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WV Wildlife: Improving Fish Habitat at Summersville Lake

These habitat structures are massive, and will provide great habitat for several different species of fish for years to come. (WCHS/WVAH)

It's one of the most popular places in the state for summer fun.

But this time of the year--it looks more like a lifeless moonscape.

Summersville Lake was made for flood control purposes by damming up the Gauley River.

And ironically, the day that we were there, it was being used just for that--to hold back water from the swollen Ohio River.

West Virginia DNR Fisheries Biologist, Aaron Yeager, also thinks this lake could become a fantastic place to fish.

That's why Aaron, his coworker, Jeremy--and a large excavator--have been hard at work recently.

"This is probably the most extensive habitat project we've undertaken as the DNR in 50 years or so--the largest one in the state I’d dare to say", said Yeager.

Jeremy Quick, who has been removing trees with an excavator from the Wildlife Management Area—which will open areas up for food plots for deer and turkey—says the size and complexity of these trees being placed into the lake will be appreciated by a wide variety of fish.

"You put wood of this size in this water, and you're looking at habitat for 20 years plus", said Quick.

And that's what this lake lacks--wood. Fish simply need it for more protection and better spawning. More smaller fish, like yellow perch, will eventually lead to bigger game-fish, like walleye and bass.

"All the timber was removed prior to filling. We've taken a flat featureless bottom--and we've created complexity. We've got humps and dirt now, we've got wood, we've got root-wads. We've got everything that a fish would ever want to relate to. These fish hotels are going to be recruitment zones for these smaller fish", said Yeager.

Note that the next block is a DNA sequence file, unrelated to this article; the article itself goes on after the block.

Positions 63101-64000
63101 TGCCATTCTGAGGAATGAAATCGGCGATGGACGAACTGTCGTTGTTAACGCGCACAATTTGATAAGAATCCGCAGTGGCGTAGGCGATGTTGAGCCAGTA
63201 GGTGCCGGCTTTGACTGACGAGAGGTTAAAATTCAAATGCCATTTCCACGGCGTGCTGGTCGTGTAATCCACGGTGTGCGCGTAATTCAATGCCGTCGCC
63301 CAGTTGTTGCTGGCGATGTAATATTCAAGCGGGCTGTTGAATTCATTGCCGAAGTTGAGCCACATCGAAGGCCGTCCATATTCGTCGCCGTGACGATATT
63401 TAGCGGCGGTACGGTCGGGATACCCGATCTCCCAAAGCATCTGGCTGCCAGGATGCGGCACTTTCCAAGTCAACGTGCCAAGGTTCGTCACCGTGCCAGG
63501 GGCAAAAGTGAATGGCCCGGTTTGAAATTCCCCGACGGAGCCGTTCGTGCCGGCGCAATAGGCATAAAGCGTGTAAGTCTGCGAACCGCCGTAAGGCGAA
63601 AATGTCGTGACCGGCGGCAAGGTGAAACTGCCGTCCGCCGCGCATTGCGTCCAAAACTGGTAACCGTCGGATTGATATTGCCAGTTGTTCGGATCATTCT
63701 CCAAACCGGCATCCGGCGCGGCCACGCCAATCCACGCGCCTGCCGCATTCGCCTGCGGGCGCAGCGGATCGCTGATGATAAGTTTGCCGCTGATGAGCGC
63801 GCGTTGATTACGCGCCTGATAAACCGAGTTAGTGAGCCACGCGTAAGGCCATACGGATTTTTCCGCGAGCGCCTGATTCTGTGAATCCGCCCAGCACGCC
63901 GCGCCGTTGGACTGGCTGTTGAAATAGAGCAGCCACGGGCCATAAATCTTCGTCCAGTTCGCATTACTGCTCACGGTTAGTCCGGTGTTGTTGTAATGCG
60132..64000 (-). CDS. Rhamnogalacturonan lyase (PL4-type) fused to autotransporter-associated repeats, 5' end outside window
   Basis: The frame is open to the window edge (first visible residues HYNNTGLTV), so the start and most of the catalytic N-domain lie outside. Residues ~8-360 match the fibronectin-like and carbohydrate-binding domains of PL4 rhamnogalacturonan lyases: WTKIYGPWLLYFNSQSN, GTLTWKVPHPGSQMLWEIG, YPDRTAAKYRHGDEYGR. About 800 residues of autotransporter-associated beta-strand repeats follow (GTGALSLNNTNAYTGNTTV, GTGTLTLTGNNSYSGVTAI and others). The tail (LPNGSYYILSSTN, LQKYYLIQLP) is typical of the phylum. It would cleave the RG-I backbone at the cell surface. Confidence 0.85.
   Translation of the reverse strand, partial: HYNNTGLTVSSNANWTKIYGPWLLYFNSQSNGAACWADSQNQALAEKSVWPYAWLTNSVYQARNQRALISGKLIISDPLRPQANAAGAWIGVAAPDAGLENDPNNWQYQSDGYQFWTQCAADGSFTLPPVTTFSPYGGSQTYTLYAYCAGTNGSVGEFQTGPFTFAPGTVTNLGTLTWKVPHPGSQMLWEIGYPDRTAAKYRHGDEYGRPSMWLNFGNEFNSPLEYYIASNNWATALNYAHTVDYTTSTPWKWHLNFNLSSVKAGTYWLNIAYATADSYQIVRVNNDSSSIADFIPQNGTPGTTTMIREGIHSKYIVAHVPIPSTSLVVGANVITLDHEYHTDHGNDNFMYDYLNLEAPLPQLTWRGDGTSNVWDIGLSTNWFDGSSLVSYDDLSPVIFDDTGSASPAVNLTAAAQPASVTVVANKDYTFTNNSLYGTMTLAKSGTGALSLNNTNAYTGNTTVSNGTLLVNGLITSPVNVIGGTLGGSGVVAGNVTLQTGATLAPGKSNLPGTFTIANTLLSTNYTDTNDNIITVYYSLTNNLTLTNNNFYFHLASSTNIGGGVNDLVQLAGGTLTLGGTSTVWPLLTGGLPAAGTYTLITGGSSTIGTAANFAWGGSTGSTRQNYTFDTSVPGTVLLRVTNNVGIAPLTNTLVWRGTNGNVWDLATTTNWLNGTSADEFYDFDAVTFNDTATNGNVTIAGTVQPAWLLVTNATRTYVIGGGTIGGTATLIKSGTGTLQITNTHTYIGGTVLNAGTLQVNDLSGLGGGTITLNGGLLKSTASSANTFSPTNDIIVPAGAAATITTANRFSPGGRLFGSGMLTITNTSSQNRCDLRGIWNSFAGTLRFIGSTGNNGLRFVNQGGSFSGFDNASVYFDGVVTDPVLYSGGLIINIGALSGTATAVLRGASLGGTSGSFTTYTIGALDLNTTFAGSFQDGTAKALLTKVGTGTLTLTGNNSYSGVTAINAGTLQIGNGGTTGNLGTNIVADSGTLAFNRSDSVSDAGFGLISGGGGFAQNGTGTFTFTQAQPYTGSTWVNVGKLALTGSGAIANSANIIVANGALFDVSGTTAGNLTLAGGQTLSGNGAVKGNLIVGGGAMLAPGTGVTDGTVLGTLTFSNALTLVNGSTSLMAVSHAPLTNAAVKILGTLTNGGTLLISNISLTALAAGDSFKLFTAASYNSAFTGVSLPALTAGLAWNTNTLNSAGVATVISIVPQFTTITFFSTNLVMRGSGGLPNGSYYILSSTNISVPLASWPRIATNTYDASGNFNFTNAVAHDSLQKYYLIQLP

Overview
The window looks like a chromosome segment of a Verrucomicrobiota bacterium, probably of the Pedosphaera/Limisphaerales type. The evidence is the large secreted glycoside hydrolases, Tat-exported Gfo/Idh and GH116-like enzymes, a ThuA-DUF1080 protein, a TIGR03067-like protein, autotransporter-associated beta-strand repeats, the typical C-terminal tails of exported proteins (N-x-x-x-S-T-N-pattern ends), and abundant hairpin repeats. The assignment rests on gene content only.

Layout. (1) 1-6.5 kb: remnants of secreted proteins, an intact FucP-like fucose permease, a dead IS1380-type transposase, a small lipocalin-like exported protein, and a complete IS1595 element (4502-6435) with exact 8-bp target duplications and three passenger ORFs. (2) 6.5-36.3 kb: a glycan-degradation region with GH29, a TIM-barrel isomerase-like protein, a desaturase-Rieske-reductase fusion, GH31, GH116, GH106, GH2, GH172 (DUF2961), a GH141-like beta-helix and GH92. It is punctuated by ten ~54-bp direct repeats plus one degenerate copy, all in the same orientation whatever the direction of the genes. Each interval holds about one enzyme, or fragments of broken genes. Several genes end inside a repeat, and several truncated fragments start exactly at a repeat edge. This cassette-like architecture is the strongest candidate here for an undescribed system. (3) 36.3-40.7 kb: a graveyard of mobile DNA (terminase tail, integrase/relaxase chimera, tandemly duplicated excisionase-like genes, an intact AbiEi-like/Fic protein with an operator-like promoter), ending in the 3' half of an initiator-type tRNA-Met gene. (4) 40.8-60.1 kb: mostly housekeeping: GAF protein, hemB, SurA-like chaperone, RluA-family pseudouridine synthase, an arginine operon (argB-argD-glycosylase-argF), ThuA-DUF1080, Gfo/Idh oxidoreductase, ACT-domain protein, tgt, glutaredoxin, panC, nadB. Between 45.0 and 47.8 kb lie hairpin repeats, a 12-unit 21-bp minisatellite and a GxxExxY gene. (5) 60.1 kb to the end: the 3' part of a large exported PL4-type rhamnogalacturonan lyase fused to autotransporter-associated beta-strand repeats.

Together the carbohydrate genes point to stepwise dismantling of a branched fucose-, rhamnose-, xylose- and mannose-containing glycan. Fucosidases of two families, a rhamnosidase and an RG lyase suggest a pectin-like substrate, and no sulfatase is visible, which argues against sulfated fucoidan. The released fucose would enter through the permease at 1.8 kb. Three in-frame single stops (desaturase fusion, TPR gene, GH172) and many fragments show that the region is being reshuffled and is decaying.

Yeager says the more disorder and randomness you have in a habitat, the better.

It's going to take more long days and hard work, as this lake has over 60 miles of shoreline--but some positive results have already been seen.

Quick has already seen it while creating these new habitats with the excavator.

"Within a matter of minutes, the fish are pulling into that. If you don't have the bottom of the food chain, you don't have the top. You want a good fishery? Got to have something for everybody to eat. This starts at the bottom and goes up".

Quick and Yeager are both really excited about this project and what it should bring to the largest lake in West Virginia.

"We've got some really good results of the fish using the structures. We're trying to make the most bang for our buck here, and use the trees that we are clearing out for the wildlife clearings for fisheries habitat. You're going to find trophy-sized bluegill, black crappie, very nice yellow perch, walleye, smallmouth bass, largemouth bass--basically, every fish in this system is going to be using these piles at some point in the year. We've not scratched the surface when it comes to Summersville Lake", said Yeager.

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